Marcia Lucas was also the person behind the amazing and unforgettable Battle of Yavin, in which the Rebel pilots fight against to destroy the Death Star. In a 1977 interview with Rolling Stone, George Lucas’ praised his then-wife’s dedication to the job. “We had storyboards that we had taken from old movies and we used the black and white footage of old World War II movies intercut with pilots talking and stuff, so you could edit the whole sequence in real time. My wife, Marcia, can normally cut a whole reel – all ten minutes of the film – in one week. I think it took her eight weeks to cut that battle. It was extremely complex and we had 40,000 feet of dialogue footage of pilots saying this and that. And she had to cull through all that, and put in all the fighting as well. Nobody really has ever tried to interweave an actual plot story into a dogfight, and we were trying to do that, however successful or unsuccessful we were”, the director stated.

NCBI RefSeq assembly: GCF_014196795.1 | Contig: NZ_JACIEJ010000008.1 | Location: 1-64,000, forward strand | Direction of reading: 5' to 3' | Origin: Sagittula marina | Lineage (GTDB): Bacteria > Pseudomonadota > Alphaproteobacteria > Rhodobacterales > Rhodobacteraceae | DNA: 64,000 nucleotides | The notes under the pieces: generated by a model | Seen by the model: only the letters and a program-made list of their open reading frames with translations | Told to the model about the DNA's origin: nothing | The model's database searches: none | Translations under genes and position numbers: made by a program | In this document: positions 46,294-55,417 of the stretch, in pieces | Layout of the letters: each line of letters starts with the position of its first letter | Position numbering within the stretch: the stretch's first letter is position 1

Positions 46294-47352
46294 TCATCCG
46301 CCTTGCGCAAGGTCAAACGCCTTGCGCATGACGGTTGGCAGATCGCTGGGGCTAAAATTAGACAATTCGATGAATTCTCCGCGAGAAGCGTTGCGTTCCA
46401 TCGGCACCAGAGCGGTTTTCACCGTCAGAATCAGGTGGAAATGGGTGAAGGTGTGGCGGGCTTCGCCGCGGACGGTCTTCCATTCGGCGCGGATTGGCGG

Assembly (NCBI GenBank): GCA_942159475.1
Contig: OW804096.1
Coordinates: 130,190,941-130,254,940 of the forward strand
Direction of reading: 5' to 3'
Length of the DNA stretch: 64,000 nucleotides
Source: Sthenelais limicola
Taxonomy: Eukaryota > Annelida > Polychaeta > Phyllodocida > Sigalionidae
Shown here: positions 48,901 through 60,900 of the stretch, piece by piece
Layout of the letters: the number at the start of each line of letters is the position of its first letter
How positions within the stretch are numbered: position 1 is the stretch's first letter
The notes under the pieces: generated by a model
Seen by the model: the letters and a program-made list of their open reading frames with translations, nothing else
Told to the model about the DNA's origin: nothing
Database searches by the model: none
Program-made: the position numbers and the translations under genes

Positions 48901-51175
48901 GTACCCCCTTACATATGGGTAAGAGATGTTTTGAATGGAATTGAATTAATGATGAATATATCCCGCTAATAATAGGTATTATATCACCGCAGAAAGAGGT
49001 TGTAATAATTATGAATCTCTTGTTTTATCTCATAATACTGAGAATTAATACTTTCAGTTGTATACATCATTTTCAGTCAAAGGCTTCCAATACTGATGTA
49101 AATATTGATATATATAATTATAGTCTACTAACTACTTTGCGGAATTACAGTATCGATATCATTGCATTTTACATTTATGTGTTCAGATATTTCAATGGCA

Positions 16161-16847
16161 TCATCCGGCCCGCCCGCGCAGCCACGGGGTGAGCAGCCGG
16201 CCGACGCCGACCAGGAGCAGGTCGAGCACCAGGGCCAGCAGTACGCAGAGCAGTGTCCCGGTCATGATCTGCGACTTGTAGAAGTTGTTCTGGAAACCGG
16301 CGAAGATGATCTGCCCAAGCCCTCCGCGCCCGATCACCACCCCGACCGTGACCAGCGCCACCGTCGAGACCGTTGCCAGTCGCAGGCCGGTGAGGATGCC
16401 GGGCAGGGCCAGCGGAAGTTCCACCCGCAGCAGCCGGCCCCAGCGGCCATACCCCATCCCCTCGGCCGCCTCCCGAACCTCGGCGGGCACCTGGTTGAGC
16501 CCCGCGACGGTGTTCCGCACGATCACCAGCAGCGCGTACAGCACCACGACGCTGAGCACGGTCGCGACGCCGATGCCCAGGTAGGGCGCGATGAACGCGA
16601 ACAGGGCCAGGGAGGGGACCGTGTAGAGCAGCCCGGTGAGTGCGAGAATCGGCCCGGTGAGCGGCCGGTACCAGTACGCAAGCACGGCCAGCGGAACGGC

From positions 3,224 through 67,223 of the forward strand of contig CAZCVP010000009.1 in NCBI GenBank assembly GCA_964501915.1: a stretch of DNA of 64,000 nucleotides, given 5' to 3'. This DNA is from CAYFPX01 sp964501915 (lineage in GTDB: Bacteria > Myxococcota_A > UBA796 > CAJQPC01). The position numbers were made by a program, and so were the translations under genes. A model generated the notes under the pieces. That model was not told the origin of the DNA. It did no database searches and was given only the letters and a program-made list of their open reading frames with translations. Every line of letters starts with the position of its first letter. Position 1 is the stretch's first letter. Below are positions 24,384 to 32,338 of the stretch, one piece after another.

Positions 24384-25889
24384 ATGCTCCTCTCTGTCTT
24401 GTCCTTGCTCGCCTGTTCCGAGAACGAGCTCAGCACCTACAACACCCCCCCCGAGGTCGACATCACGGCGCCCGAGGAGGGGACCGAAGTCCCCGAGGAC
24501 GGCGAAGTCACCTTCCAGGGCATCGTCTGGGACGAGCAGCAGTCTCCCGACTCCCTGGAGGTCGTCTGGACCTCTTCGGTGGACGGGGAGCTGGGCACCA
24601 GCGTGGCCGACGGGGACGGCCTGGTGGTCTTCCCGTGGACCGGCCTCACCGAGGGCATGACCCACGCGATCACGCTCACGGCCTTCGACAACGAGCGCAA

And, indeed, Marcia did an amazing job with the whole info dumping thing during the battle scene. If you pay close enough attention, you can see that all the information that is being given to Luke and the Rebel base is coming from somewhere off-screen. None of that dialogue was actually recorded alongside those images. It was all done in editing. The way the tension is built, with the constant jumps from the Death Star to the Rebel base, is also the kind of work that can only be done in editing rooms.